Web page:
Newsletter No. 1 April 2019
Overview of content
- Transitional justice and mental health
- Further reading on transitional justice
- Download the HHRI GBV manual
- Upcoming Events
Dear friends and colleagues
Transitional justice and mental health
“We want to know the truth. Who ordered the killings of my family and the people in my village?” Legitimate questions from Marino Cordoba, a Human rights defender and a social leader from Riosucio in Colombia. These were some of the expectations that the truth commission was met with, when set to work in Colombia in December 2018.
The question is of course – will the people of Colombia be provided with the full truth through the work of the truth commission? Few of us are in doubt as to the importance of transitional processes in situations following a conflict, when peace agreements are signed, and the reconstruction of society is needed. As part of such processes, truth commissions, investigations and legal procedures, as well as different forms of reparations, are vital. In this context, forgiveness, in addition to reconciliation, is often described as important parts of this.
But what does it take for those who have lost and suffered, to forgive, or to reconcile with persons formerly seen as enemies or even oppressors? What role does the truth commission play in this? It is evident that people have the right to know, but it is not always so clear that truth alone provides the sense of restoration that the victims and survivors are looking for and that the peace process requires when a conflict is over.
As a means of supporting victims and as a way for them to move forward, the role of the truth commissions and their effects have been much debated. Pathak also underlines that the budget often allocated to the commissions and the amount defined for reparations to the victims, are usually very inadequate, and the lack of official policies and inadequate legislation and regulations to govern these processes, are factors that can jeopardies these important and needed processes.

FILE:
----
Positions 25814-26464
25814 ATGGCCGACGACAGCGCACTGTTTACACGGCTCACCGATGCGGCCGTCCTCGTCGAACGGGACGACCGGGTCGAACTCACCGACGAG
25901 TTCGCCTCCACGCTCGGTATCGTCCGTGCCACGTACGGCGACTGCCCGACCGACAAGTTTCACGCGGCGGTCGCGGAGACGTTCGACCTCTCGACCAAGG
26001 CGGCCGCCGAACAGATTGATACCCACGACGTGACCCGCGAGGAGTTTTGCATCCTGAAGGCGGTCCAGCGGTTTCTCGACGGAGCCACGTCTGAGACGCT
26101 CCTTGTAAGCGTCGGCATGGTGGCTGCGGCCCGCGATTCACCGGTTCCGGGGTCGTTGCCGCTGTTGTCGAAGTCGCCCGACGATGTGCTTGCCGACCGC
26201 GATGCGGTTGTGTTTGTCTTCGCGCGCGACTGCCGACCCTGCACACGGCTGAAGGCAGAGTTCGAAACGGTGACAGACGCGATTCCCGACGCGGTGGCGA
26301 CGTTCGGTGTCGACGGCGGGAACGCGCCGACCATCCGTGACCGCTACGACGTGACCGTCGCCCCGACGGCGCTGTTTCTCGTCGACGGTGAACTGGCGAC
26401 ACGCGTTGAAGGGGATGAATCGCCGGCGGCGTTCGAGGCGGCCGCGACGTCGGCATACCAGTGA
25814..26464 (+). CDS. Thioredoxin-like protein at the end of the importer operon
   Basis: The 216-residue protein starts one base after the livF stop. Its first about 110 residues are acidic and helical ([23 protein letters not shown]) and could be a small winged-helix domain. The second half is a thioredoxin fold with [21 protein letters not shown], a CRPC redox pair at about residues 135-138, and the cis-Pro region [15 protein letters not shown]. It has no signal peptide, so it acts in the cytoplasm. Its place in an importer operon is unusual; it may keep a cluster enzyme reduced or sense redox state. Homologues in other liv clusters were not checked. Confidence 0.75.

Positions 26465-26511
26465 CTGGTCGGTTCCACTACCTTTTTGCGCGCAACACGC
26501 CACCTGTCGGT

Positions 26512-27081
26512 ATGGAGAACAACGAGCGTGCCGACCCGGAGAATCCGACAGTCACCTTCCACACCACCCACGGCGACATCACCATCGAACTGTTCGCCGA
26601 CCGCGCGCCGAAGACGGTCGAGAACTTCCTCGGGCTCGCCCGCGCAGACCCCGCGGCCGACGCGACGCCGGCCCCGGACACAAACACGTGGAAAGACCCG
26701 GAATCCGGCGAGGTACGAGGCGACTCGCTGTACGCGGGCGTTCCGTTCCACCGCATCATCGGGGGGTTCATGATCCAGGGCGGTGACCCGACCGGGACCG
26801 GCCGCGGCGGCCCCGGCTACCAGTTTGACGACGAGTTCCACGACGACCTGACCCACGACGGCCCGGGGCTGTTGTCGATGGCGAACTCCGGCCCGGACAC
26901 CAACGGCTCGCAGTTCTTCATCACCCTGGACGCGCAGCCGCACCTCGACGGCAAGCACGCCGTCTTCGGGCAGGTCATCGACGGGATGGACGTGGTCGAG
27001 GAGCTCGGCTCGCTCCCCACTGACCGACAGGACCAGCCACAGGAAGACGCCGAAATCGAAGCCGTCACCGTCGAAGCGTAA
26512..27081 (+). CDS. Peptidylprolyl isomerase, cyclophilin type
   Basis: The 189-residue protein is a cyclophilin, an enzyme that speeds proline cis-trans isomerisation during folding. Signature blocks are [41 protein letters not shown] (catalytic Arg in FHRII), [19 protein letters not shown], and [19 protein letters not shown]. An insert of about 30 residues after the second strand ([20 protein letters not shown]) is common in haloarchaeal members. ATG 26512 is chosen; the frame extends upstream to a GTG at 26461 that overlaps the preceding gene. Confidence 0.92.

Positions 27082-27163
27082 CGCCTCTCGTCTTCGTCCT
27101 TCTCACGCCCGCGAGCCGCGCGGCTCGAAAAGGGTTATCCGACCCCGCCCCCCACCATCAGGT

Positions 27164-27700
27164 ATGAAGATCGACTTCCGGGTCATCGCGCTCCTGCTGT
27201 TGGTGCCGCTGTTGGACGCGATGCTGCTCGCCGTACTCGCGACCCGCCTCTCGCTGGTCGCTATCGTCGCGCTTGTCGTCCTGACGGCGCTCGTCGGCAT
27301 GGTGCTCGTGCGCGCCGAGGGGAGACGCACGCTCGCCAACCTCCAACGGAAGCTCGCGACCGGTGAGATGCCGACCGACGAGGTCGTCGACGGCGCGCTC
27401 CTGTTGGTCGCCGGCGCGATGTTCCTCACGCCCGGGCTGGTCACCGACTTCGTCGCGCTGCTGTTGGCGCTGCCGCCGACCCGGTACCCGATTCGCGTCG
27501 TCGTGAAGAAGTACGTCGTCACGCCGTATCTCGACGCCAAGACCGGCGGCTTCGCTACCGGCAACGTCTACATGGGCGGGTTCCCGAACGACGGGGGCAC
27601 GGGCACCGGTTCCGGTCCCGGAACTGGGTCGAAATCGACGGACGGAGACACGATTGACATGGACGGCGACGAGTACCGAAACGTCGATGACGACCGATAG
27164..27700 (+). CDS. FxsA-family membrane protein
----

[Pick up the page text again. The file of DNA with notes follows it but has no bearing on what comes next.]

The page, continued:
Hayes in Hamber (2007) claims that “Revealing is not simply healing; the process of healing depends on how we reveal, the context of the revealing, and what it is that we are revealing”. The truth may be a collection of past events, consisting of different interpretations and recollection of what happened. It is vital that victims, the survivors and those participating in the transitional processes consider these as fair and just, and that those involved are met with respect and in a dignified manner in order for them not to be revictimized in the process. These are some of the important issues that must be taken into consideration when working with victims engaging in truth commissions.
Please have a look at the links below and at our thematic page on transitional justice for more information related to the topic.
Further reading on transitional justice
A Comparative Study of World’s Truth Commissions: From Madness to Hope
Truth Commissions have been established, are being established and will be established based primarily on three notions: Let’s forget the victims to forgive the perpetrators; let’s not forget the victims and forgive the perpetrators; and let’s not forget the victims and not forgive the perpetrators, too. These notions apply to both restorative and retributive justices.